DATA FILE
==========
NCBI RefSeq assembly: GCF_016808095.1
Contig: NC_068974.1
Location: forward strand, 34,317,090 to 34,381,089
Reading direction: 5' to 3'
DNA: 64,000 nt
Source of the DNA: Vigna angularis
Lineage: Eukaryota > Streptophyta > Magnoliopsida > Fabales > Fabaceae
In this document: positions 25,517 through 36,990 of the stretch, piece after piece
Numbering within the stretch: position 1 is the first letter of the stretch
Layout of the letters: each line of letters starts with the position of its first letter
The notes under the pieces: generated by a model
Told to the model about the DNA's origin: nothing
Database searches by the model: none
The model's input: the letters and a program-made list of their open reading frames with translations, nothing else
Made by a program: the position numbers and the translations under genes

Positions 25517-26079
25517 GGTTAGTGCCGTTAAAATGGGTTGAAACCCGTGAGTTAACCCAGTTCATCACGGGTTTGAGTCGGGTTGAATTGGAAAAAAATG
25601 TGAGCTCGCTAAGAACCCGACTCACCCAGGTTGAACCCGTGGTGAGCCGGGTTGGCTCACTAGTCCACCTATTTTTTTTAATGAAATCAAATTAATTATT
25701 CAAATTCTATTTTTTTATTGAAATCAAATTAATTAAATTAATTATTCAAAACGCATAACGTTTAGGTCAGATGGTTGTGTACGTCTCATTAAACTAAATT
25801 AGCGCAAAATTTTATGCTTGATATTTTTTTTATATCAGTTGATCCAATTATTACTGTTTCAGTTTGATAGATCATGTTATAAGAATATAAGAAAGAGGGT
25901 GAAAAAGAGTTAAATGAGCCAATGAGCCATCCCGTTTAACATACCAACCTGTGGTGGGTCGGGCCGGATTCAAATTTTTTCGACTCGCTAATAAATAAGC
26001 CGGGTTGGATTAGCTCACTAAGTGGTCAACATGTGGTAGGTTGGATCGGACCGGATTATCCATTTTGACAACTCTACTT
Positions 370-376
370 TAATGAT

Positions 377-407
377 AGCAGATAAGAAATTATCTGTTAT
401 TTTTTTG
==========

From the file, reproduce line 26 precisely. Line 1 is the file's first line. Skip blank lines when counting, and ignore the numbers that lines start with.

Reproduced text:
377 AGCAGATAAGAAATTATCTGTTAT